Public Works crews are gearing up to start the City’s comprehensive street sweeping program to clear away what has accumulated in the streets over the winter, according to Minneapolis officials.
The City has scheduled Tuesday, April 19, for the first day of sweeping. Beginning Monday, April 18, drivers should watch for temporary “No Parking” signs to avoid a ticket and tow.
Starting April 19 for approximately four weeks, sweeping crews will take care of more than 1,000 miles of city streets. Alley sweeping will be completed by then. To make sure the crews can do the most complete job possible, temporary “No Parking” signs will be posted at least 24 hours in advance to make sure streets are clear of parked vehicles. Drivers need to follow street sweeping parking rules or they may have their cars ticketed and towed to the Minneapolis Impound Lot.
Residents, workers and visitors have several ways to find out more about street sweeping:
- “No Parking” signs – Crews will post “No Parking” signs at least 24 hours before sweeping any streets. Parking will be banned from 7 a.m. to 4:30 p.m. on the day a street is swept. The “No Parking” signs will be removed as soon as possible after a street has been completely swept to allow people to resume parking. Drivers should not park along these streets until these temporary “No Parking” signs are removed.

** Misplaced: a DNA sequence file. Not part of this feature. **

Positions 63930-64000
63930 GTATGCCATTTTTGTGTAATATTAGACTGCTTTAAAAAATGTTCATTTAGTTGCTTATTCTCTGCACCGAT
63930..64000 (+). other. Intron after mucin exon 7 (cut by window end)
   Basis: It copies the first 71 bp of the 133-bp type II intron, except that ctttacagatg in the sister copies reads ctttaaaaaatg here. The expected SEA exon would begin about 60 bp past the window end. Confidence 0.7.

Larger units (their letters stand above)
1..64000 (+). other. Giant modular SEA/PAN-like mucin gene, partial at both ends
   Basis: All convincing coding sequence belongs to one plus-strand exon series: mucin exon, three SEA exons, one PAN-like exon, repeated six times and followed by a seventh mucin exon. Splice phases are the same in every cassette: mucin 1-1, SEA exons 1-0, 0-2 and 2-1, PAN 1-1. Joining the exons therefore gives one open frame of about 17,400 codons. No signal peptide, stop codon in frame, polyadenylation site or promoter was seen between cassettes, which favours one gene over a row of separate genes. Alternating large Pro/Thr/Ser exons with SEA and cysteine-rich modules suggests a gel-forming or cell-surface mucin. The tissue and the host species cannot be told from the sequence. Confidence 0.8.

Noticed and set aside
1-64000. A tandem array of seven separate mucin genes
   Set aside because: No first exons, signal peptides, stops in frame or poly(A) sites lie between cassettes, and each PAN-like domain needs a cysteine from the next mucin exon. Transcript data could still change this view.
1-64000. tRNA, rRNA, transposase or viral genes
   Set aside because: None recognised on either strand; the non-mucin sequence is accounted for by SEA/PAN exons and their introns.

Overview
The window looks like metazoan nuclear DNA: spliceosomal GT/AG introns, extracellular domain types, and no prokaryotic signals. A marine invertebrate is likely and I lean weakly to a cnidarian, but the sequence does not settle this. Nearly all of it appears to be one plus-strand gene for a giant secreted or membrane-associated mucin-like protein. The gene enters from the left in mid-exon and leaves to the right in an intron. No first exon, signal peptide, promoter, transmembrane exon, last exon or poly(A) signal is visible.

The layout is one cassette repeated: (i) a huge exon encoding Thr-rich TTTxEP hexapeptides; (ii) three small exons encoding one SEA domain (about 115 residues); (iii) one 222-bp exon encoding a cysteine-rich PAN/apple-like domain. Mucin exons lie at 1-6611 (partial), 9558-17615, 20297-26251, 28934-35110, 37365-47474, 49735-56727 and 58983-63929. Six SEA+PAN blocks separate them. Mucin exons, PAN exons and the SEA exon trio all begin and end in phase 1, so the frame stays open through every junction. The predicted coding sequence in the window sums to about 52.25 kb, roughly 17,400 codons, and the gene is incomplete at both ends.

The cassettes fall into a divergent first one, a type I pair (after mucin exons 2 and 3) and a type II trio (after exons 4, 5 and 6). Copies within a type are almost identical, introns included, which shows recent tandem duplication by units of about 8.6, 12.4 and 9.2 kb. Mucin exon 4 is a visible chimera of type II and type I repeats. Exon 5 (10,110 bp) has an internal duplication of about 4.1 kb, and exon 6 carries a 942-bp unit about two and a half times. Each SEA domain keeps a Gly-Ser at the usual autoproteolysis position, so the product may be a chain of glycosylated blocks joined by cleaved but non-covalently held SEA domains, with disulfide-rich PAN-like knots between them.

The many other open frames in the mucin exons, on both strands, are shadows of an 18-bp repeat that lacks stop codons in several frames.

- Phone calls to residents – The City will make about 3,500 automated phone calls each evening to let residents know their street will be swept the next day.
- Interactive web tool –By the Friday before the first week of the sweep, you can visit the interactive street sweeping map to see when your street is scheduled to be swept.
- Videos – Street sweeping is explained in English, Spanish, Somali and Hmong in short videos on the City’s YouTube channel:
- English: See how and why Minneapolis sweeps streets and what you can do to help keep streets and waterways clean.
- Spanish: En este video vea por qué la Ciudad de Minneapolis limpia las calles y qué puede hacer usted para ayudar a mantener limpias las calles y vías fluviales.
- Somali: Ka daawo fiidyowga taxanaha… ee Minneapolis ee loo yaqaan “Ma Ogtahay” siyaabaha iyo sababaha minneapolis jidadka ay u xaaqido oo ogow sidii aad uga caawin lahayd ilaalinta nadaafada jidadka iyo biyo mareenada.
- Hmong: Yog xav paub ntxiv, sais nroog Minneapolis cov tshooj xov xwm hu, “Koj pos paub.”
Minneapolis officials state that street sweeping is one way to protect the city’s environment because it keeps leaves, trash and other pollutants from clogging our storm drains and polluting our lakes, creeks and the Mississippi River.
City officials urge residents to not push leaves, grass clippings, or anything else into city streets. Not only is it bad for our waterways, it’s against the law. Anything that goes down a storm drain flows directly into lakes, creeks and the Mississippi River, and decomposing plant material in the water encourages the growth of harmful aquatic plants and algae.
If you are looking to help keep waterways clean, consider participating in the Minneapolis Adopt-a-Drain Program, where you can commit to clearing leaves and trash regularly from your adopted storm drains.